Tips for fish filleting sharpener

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Joined Oct 23, 2017
Greetings
Great site here, lots of valuable info. I'm looking for a portable sharpener that I can use in the kitchen or take out on camping trips to fillet fish such as salmon and ling cod. Some of these pro filleters on youtube are amazingly fast to fillet but I have no clue what they use to sharpen their knives and at what grit. From what I've read on this forum and other sites, a polished edge is not recommended for this, true? If I'm out in the middle of nowhere and need a very sharp edge I'm thinking that a diamond steel is the way to go. Yes, I know it takes off too much steel but I don't use this knife a lot through the year and it's a Dexter or Victorinox so they are on the softer end I believe. I was also thinking of a fine or polish regular steel but they just re-align the edge and will not sharpen. If I'm hitting bones while filleting, which I do now and then, maybe just a regular steel is ok, but then again I'm in a salt water environment and a regular steel will rust. I don't think diamond steels rust do they? Any tips appreciated.
 
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Joined Apr 25, 2014
I would just gut it and leave the filleting work for when I get home. I would rather bring a backup knife than a sharpening system. I take my victorinox fillet knife to 2000-3000 grit.
 
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Joined Nov 15, 2012
Yes, best to delay filleting till you´re ready to use or freeze actually I would have to think.
 
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Joined Oct 23, 2017
Thanks for the tips but I forgot to mention I am out on kayaking trips for 1-2 weeks and we eat the fish the day we catch it so maybe the backup knife is the best bet. Some say you need only 400 grit for fillet knives, anyone heard of that? Maybe the mouse pad and sandpaper would work good out in the field?
 
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Joined Oct 23, 2017
ok, that sounds good. Now what is best for home sharpening the Dexter and Victorinox? Would a 400/1000 grit stone and Ceramic steel sound good or is the Ceramic steel not really needed?
 
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Joined Jul 13, 2012
I'd take a diamond steel and course cardboard with me for a trip like that. Wine bottle separators make excellent strops. Best procedure is to bleed the fish for freshest taste.
 

Cdp

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Joined Aug 31, 2017
maybe a carbon steel
I have fleix filleting knife and this is the bomb stay sharp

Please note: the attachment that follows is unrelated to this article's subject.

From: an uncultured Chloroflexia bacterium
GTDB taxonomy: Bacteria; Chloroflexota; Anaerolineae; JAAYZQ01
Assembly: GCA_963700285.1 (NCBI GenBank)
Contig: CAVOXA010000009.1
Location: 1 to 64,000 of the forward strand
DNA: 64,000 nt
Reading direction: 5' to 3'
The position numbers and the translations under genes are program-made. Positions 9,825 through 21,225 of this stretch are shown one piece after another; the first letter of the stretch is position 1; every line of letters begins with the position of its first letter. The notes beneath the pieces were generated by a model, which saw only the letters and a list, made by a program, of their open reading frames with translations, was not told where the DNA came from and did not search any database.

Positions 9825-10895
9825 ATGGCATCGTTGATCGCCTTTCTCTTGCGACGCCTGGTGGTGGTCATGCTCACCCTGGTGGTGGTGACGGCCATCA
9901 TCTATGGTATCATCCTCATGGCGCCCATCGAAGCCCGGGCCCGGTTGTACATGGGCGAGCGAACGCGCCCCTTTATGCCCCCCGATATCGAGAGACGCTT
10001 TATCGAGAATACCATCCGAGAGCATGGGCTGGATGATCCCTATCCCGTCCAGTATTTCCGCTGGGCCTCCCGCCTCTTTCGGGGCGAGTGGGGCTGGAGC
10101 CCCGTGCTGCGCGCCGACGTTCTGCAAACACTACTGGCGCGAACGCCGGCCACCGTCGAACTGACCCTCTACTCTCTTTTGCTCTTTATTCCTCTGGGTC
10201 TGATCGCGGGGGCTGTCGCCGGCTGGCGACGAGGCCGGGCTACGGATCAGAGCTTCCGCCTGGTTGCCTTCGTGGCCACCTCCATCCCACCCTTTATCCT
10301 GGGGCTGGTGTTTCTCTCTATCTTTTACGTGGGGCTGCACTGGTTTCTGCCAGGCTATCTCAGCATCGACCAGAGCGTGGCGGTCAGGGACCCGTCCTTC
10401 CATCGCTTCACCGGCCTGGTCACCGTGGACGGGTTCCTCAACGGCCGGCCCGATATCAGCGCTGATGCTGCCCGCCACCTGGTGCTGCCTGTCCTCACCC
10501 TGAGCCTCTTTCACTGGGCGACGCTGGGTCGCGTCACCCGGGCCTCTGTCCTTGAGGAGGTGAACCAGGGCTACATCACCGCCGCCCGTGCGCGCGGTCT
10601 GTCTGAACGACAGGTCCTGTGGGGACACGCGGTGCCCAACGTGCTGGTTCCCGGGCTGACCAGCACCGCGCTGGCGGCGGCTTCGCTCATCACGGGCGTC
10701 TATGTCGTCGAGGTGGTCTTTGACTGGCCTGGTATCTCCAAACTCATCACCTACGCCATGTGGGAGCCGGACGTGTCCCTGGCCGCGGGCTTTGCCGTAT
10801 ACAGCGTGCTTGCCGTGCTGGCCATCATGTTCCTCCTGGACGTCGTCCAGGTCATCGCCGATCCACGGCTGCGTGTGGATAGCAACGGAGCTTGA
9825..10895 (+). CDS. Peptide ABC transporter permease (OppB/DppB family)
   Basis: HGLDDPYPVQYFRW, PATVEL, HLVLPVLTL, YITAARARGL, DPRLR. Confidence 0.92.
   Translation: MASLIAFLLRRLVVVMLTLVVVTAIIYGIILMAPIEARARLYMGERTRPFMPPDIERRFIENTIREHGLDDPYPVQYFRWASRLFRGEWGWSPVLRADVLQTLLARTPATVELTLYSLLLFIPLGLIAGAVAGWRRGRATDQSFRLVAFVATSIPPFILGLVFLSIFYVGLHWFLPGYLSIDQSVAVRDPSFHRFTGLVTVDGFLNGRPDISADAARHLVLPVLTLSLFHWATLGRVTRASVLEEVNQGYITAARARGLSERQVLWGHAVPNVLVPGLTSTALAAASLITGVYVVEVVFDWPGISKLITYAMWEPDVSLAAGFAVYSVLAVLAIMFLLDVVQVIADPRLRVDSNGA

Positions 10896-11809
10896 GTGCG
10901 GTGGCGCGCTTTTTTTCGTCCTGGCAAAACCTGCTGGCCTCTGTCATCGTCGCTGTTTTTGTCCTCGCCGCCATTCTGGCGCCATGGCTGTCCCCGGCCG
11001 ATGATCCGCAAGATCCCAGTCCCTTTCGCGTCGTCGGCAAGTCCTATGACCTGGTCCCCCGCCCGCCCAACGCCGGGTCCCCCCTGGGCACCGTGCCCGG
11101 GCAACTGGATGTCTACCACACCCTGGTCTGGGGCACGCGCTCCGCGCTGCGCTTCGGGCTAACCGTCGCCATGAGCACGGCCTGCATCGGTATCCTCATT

but buy 5 chinnese filleting knives from the cheap kitchen shop or known as $2 shop
if you loose not a big deal stay sharp long enough to do what you need.
 
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Joined Jun 27, 2012
Rapala.
Sharp and cheap and easily replaced.
Someone at the cleaning tables will either be unprepared or outta luck and ask to borrow.
Hand it over and leave... unless they only have a few fish...then whip it out and make short work of the duty.
Random acts of kindness pile up in the most unexpected places.

mimi
 
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Joined Oct 19, 2017
Now don’t laugh but you can use the bottom of your coffee cup(as long as it’s ceramic) it is the cheapest way to sharpen a knife while camping and takes no extra room, it sharpens really well and gives the other guys something to talk about.
I saw a butcher drop a $200 ceramic steel and it shattered, he cried the boss laughed and then showed him the coffee cup trick
 
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Joined Aug 26, 2016
Leave home with a sharp knife, and just worry about honing while you're away. A steel will do...a diamond steel will work for honing, and also be available IF you happen to damage the edge. To hone on the diamond steel (or stone) just turn the blade upside down so that you're "cutting" away from the edge instead of with it. That easily rolls your edge back straight.
 
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Joined Dec 18, 2010
Now don’t laugh but you can use the bottom of your coffee cup(as long as it’s ceramic) it is the cheapest way to sharpen a knife while camping and takes no extra room, it sharpens really well and gives the other guys something to talk about.
I saw a butcher drop a $200 ceramic steel and it shattered, he cried the boss laughed and then showed him the coffee cup trick
My Dad always told me that when he was a butcher they honed on a rubber hose... like the kind used for heaters in old cars.
 
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Joined Aug 26, 2016
You can actually hone on just about anything that is smooth. I've seen a good few professional knife makers do a final strop on a piece of cardboard box. I've done it too, and it works great. Once you're sharp and you're doing your backwards stropping you're just refining the edge. Paper works very well for the final step.
 
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